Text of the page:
A Car is Parked Outside the Dollhouse.
People always ask if I love Tsukushi Taketatsu.
No, I don’t love her.
Crunched not for deception, no impasse of being untrue, and certainly not to affirm I don’t fall in love. I haven’t since childhood. So for each and every question posed to a love interest─either the anodyne or the controversial─the answer has become its own powerhouse.
Miss Taketatsu, our fabled princess from the dollhouse, isn’t an exception.
“Do you love her, or do you not love her?” Slight movement detected by the trigger, their index hardened into pulling it. “Make up your mind already, you stupid twat!”
Give me a break, I already answered.
Waves gushed below the cliff, and I think I’ve been standing on the edge for about some time now. I placed my phone and headset in one pocket. I must have already crushed the earpieces by now, retrospecting the rigidness of the night. I dropped my car keys somewhere. No longer do I feel Izayoi Isshiki as he was already a corpse.
I don’t feel like dying being forced to say I loved someone.
You’d do everything to shake the impossible answer, resorting to rocking the suspension bridge.
Shut up, I was told in a soulful bellow.
Fine, of course, reason has been thrown out the window.
Nonetheless, I would answer the same. I wouldn’t love Tsukushi Taketatsu if heaven’s screenplay dictated I’d fall for her on such a weird term. She wouldn’t love so either, cutting our already questionable bond which hung by the thread since the first encounter.
Nonetheless, saying anything now only presents us to the null.
As if a confession, pretend or not, would bear effect to the devil.
Slender hand, unblemished flawless skin and polished fingernails upright to the face. Forged black metal at the hand’s end, and its barrel marked the throat. You don’t normally aim at the throat. I’ve never seen a Glock in person before. I know it was one because I studied them once, all sources pointing to its perfection. So far, I praised them for having a good taste albeit knowing of their impertinence towards life.
“I hated you the most,” the envious spirit said, coldness emanating from their breath. “So do tell, we both fell in love with the same imperfection right?!”
As their pointer finger clutched the trigger, the resolve to snuff a soul out of the mortal realm became evident.
I found the sentiment wry, they needed an affirmation in order to justify their hatred.
Come to think of it, I’ve always hated their kind. Loathsome creatures who’d blame the universe for their mishaps. Given a reflection towards society in the form of movies, I’d find myself shouting at them more often than not. If they composed themselves, no credit card companies would have been caught in scenic implosions.
For one, I wouldn't like to witness a historical recourse given I have a choice.
I say so, but the end product only said I couldn’t bring myself to truly hate them.
I wouldn’t be so keen as not to credit them for how I think now.
I met one, and I couldn’t easily shake a questionable stance where I wouldn’t be grateful for their existence.
If only I wasn’t pointed a glock to the throat.
Sigh, I suppose I need to get around how and when it began.
Imagine the sound of rain trickling down the road, a fleeting moment in midsummer midnight. I manned the counter of a distant conbini from home, upfront Denenchofu in Ota City. Here, I shared with my coworker Maria a recent experience on the way to Natural Blossom, about how I first came into contact with the dollhouse prisoner.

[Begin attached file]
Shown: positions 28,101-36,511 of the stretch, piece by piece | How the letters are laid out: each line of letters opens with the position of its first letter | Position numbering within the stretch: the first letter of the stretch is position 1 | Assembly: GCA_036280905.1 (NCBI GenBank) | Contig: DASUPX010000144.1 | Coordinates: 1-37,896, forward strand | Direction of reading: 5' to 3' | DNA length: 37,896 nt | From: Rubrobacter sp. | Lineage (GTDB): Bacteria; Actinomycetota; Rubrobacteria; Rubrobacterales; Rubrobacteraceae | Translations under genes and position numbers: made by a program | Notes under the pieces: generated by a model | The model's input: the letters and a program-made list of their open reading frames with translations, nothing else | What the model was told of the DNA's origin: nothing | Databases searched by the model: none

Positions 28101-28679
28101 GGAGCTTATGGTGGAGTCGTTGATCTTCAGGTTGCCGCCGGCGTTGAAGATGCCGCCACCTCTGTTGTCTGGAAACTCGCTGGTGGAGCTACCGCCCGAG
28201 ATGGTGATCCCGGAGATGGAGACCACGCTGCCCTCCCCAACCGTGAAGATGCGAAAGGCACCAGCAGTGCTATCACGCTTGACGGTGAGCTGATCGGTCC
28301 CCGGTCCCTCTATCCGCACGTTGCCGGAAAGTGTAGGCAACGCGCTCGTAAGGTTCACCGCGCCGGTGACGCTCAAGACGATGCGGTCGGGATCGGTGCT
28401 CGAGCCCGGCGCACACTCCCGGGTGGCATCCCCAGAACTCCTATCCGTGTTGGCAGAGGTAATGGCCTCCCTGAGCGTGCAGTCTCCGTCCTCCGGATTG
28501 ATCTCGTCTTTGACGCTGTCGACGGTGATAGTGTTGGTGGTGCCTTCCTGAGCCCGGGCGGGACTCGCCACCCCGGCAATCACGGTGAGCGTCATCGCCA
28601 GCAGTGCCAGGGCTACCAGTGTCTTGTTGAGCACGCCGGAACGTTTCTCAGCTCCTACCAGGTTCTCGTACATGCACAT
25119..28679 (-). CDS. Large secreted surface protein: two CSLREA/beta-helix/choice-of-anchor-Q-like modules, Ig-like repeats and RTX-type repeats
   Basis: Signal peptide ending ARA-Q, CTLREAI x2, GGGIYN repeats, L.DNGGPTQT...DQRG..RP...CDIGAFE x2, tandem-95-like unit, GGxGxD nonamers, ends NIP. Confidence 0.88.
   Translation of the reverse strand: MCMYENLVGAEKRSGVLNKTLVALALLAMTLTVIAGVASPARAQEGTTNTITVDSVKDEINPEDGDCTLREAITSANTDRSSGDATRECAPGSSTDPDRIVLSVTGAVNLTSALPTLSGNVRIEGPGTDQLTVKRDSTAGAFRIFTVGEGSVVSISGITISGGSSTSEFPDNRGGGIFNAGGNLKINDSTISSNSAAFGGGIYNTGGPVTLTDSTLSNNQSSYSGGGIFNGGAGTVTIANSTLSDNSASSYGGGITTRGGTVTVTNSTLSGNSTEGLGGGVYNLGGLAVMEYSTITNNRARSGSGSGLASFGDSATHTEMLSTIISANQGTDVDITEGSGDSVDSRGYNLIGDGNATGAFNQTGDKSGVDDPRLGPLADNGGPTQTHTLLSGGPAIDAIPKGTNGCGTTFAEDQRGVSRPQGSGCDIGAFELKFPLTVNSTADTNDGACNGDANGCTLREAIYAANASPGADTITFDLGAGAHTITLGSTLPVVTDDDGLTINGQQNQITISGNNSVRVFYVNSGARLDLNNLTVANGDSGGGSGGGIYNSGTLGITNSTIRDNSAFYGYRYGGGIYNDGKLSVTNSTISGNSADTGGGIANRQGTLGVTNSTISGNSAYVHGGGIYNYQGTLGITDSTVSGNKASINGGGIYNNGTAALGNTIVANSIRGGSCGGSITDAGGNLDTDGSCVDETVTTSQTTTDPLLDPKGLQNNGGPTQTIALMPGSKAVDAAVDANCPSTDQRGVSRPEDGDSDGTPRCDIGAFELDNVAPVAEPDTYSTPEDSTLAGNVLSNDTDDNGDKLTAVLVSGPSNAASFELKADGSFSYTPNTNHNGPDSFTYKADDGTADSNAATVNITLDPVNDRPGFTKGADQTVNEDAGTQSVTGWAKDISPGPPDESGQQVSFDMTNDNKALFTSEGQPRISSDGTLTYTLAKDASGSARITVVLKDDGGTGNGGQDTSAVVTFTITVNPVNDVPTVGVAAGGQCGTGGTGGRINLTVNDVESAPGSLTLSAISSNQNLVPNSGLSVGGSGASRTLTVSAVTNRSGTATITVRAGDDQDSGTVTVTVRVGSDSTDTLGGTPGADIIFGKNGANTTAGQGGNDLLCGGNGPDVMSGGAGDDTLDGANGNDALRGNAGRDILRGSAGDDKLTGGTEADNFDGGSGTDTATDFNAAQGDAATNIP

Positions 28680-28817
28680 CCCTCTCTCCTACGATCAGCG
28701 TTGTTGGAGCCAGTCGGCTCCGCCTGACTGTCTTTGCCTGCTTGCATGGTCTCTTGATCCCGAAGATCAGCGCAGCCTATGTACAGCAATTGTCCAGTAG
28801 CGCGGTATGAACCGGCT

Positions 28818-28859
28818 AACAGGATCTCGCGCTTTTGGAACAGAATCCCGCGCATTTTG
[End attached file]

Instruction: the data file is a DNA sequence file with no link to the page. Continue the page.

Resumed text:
I didn’t know her at the time, thus warranting no excitement but a slight complaint about how the rich and powerful have issues with people.
Maria Kasuga was no altruist, and our minds clicked towards all the frames no one walked in.
As a pair of part-time workers in the rich neighborhood, the feeling amounted to guilt and pleasure. Like we dug our other foot to the grave, cursing the very people who are responsible for our paychecks. From the fault of one, everyone else has been persecuted in a chain of complaints we haven’t told anyone during our entire playthrough. Something sparked between Maria and I, so I’d love to run back to an easygoing lifestyle and see how it unfolds.
If certain events didn’t happen, it’d have been more likely I fell in love with her.
A certain event pertaining to the arrival of a black car amidst our classless criticism against the better contributors to Japan’s wealth. Behind the clear glass was the image of a dignified old man, his cane and mustache breaking our composure. He entered as the automatic door opened, and that was when we were caught panicking over how we’re losing our jobs pronto.
Wait, they heard our conversation?!
I don’t know how it wouldn’t be the first question in Miss Kasuga’s head.
I, too, thought the same.
Who stood before us was the business magnate Isamu Taketatsu. I saw him in magazines, he lives in the area. I’ve been working at Blossom for seven months now, working four night shifts in a week. No other esteemed figure has walked in aside from him, it felt like I witnessed a recourse in history eventually told to everyone’s disbelief.
Ba-dump, ba-dump! Who’s heart beat in such rapid motion, I couldn’t make a decision. Only it ran faster as he walked closer. I froze where Maria froze, the man didn’t get the standard conbini greeting that the feedback loop escalated further.
Before I knew it, he was upfront─and the smile, askew.
“Who would have thought I’d see you so close to home,” he said, hmm? “Mister Isshiki, how would you like to be my granddaughter’s healthcare assistant?”